The original cast album, released in 2014,[28][38][39] opened at #2 on the Billboard Top Cast Album Chart, a remarkable feat for an Off-Broadway cast album.[40] After the musical opened on Broadway in 2015, new portions of the show were recorded, and parts were re-recorded, especially to feature Emily Skeggs in the role of Medium Alison. It also includes more dialogue to help the listener follow the story. The song "Party Dress" was added, while a song for Small Alison in place of "Al for Short", as the latter has been removed from the Broadway show. A dialogue scene, "Clueless in New York", replaced "I need more coffee". Bruce's short a capella bedtime song, "Pony Girl" was added, as was the scene "A flair for the dramatic...". The album was released in May 2015.[41]

The track list of the 2015 release, which reflects the musical numbers in the Broadway production, is as follows:

Critical reception

The Off-Broadway production opened on October 22, 2013, to positive reviews. Ben Brantley of The New York Times spoke of the musical's emotional impact, artistry and universality, calling it a "beautiful heartbreaker of a musical".[42] "Fun Home isn’t just a coming out story or a coming-of-age story. Its universality comes from its awareness of how we never fully know even those closest to us, and of the undercurrent of grown-up secrets, intuited by children, that exists to some degree in every family. Fun Home finds a shining clarity that lights up the night." Brantley praised both writer Kron and composer Tesori for their work. Of Kron he says: "her book and resonantly precise lyrics give this show its essential spine", and of Tesori's score "her best and most varied score to date... [which] captures [the story's] haunting ambiguity." Brantley later listed Fun Home as one of his top 15 shows of 2013.[43]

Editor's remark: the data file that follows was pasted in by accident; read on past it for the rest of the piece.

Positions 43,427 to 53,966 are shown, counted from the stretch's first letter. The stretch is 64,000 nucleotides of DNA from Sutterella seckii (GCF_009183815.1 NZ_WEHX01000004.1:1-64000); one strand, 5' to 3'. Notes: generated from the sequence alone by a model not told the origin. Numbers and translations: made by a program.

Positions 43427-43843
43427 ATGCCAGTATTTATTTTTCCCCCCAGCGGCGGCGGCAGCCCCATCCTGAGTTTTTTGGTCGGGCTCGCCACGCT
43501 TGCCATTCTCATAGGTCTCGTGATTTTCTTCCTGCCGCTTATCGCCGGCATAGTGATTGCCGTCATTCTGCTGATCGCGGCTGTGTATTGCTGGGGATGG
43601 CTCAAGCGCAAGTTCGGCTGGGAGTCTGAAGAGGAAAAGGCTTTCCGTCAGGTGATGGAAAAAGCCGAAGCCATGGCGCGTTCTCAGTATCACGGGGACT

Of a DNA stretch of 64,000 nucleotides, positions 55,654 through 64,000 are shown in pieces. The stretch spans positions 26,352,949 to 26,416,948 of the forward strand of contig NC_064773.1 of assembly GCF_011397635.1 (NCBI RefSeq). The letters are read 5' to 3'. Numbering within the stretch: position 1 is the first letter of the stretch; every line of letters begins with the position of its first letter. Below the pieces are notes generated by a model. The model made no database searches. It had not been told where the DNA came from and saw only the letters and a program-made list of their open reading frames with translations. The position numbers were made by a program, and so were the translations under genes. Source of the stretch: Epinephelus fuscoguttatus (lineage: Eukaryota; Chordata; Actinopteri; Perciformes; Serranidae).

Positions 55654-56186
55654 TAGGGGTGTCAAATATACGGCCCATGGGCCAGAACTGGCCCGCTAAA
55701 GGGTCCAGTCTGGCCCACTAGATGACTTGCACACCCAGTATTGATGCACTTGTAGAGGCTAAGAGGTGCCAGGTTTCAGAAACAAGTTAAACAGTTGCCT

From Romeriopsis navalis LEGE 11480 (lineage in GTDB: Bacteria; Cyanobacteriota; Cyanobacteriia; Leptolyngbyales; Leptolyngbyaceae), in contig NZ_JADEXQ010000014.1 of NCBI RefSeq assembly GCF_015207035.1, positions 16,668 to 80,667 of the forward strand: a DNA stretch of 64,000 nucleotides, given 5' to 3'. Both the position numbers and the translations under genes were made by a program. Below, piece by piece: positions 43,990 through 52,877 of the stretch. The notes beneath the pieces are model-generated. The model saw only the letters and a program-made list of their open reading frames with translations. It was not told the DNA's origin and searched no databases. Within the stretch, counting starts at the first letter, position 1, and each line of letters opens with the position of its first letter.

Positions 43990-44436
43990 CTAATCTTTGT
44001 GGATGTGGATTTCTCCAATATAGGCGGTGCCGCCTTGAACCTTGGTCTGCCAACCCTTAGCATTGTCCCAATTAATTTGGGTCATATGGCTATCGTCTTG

Joe Dziemianowicz of the New York Daily News called the musical "achingly beautiful" and said that it "speaks to one family and all families torn by secrets and lies".[44] Dziemianowicz listed Fun Home at the top of his Top 10 in Theater for 2013 list.[45]

Charles McNulty of the Los Angeles Times, though mildly critical of a few of the show's elements still was impressed with Fun Home, saying "There have been plenty of new American musicals better put together than Fun Home, but I can't think of one in recent years that has touched me as much with its tender, ironic and courageous vulnerability."[46] He states that the show's seeming weaknesses are part of the reason it succeeds, saying that it "gets off to a choppy start, takes unnecessary musical detours and is staged in a rough-hewn style that sometimes seems more accidental than intentional" but that it "succeeds not despite these flaws but in large measure because of them. Bechdel's ironically self-aware and inwardly searching sensibility is honored by a musical that isn't afraid to reveal its awkward side."